Tech & Sourcing @ Morgan Lewis


Welcome to the second post in our Spotlight series, where we talk with a leader in a particular field or emerging area of interest to technology and sourcing lawyers and professionals.

Ezra Church is a partner in Morgan Lewis’s litigation practice who counsels and defends companies in privacy and cybersecurity matters. His practice is at the forefront of issues such as biometrics, artificial intelligence, location tracking, ad tech, and blockchain. Ezra is a Certified Information Privacy Professional (CIPP) and co-chair of the firm’s Class Action Working Group, and he recently helped lead our firm’s Practical Advice on Privacy publication series on the California Consumer Privacy Act (CCPA). Now that that law is in place, we wanted to get an update from Ezra regarding its impact on US privacy law.

Who does the CCPA apply to?

The law is much broader than historic privacy laws in the United States, and applies to all businesses that do business in California, collect personal information from California residents, and (1) have global revenue of more than $25 million, (2) receive personal information from 50,000 or more consumers or devices in a year, or (3) get 50% or more of their revenue from the sale of data. That second prong is important and sometimes overlooked—even a small startup company may well have 50,000 California consumers or devices from which the company collects personal information, such as an IP address.

What should companies add to their privacy policies for CCPA compliance?

I have typically found that there are three changes needed to revise company privacy policies for compliance with the CCPA.

First, privacy policies traditionally focused on the collection of information on the company website. But the CCPA requires that the privacy policy address all collection of personal information, not just on the website; that change sometimes requires substantial additional thought and work by a company.

Second, the CCPA requires that companies describe the categories of personal information collected and, for each category, the purpose of collection, and the parties to which it may be disclosed. We have found that some privacy policies need to be reorganized to clearly convey this information on a per-category basis—and it may be helpful to present it in a chart format.

Third, the law requires disclosure of a consumer’s rights available under the CCPA, specifically the right to know what information is collected about the consumer (including categories), the right to request deletion of personal information, and the right to opt out of the sale of personal information, where applicable. Under the new California Privacy Rights Act of 2020 (CPRA), which was passed into law through a ballot initiative in November 2020, starting January 2023, consumers will also have the right to correct information about them—and that right will also need to be disclosed in the privacy policy.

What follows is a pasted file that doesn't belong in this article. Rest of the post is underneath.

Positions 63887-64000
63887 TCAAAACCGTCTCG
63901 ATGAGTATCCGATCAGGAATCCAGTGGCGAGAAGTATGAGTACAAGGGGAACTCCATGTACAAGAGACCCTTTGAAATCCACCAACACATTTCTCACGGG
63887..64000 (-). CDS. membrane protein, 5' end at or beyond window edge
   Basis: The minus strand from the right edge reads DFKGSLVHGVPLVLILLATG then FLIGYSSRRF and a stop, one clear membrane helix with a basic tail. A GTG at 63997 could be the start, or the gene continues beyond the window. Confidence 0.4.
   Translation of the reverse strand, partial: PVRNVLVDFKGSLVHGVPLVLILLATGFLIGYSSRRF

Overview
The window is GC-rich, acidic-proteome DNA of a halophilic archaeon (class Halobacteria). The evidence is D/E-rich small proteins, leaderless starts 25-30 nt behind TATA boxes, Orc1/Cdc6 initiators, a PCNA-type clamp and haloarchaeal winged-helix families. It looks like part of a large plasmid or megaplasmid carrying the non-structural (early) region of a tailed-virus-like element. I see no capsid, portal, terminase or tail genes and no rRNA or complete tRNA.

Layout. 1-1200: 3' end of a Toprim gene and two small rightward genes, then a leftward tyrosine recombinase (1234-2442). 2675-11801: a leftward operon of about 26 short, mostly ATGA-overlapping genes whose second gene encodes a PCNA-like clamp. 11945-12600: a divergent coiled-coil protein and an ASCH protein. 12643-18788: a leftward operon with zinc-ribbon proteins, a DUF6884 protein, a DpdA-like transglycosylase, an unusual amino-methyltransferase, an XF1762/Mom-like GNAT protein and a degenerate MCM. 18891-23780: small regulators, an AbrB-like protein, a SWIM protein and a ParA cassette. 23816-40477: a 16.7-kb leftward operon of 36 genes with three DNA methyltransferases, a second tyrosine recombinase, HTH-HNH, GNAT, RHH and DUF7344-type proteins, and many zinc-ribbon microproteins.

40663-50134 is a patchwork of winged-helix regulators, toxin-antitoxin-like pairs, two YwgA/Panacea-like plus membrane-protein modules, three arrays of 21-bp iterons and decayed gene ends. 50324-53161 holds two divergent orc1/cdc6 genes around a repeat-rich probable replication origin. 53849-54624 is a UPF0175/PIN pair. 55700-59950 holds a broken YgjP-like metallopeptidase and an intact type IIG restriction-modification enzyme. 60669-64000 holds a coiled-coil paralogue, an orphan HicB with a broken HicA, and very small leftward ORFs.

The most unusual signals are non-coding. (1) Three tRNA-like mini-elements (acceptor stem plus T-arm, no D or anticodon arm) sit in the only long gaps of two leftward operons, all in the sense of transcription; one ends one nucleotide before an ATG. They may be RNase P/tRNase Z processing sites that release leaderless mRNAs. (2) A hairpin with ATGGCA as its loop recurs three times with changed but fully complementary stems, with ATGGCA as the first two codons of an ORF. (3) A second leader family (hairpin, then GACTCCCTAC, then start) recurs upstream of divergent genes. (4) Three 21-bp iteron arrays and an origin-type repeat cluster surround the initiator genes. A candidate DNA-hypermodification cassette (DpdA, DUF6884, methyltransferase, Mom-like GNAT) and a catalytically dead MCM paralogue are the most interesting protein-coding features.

How does the CCPA impact breach responses?

Although most of the provisions of the CCPA can only be enforced by the California attorney general (AG), the CCPA did make a critical change to California law by allowing for private class actions in the event of data breaches that involve a lack of reasonable security on the part of a company. Perhaps as significant, the CCPA added statutory penalties for data breaches of $100–750 per consumer per incident. This is huge, since litigants have typically struggled to identify what monetary harm, if any, they suffer from a data breach.

All of this significantly ups the ante for data breach response where there may be personal information of California residents involved. California was already the destination forum for breach class actions, and that will certainly continue given the added incentives for litigants under CCPA.

The CCPA has been effective for just over a year now. What are we seeing in terms of enforcement?

To date, we have not seen the California AG announce any public enforcement actions related to the CCPA—certainly welcome news for companies still trying to understand and comply with the CCPA.

But it’s important to note that the CCPA actually provided for delayed enforcement—although it was effective starting January 2020, it was not enforceable until July 2020. It seems likely that we will see enforcement activity in the coming months. It’s also important to note that the CPRA, mentioned above, will create a new agency called the California Privacy Protection Agency focused on enforcing privacy rules in California. That will not be up and running until January 2023 at the earliest—but look out once it is!

Do you expect to see laws like the CCPA in other states?

Yes, California has been a traditional leader for US privacy law. The state passed the first law requiring notification of data breaches in 2002, and those laws now exist in all 50 states and the District of Columbia. I think we will see a few states enact laws similar to the CCPA in 2021 (look for action in Virginia and Washington any day now) and it will be a trend that spreads around the country going forward.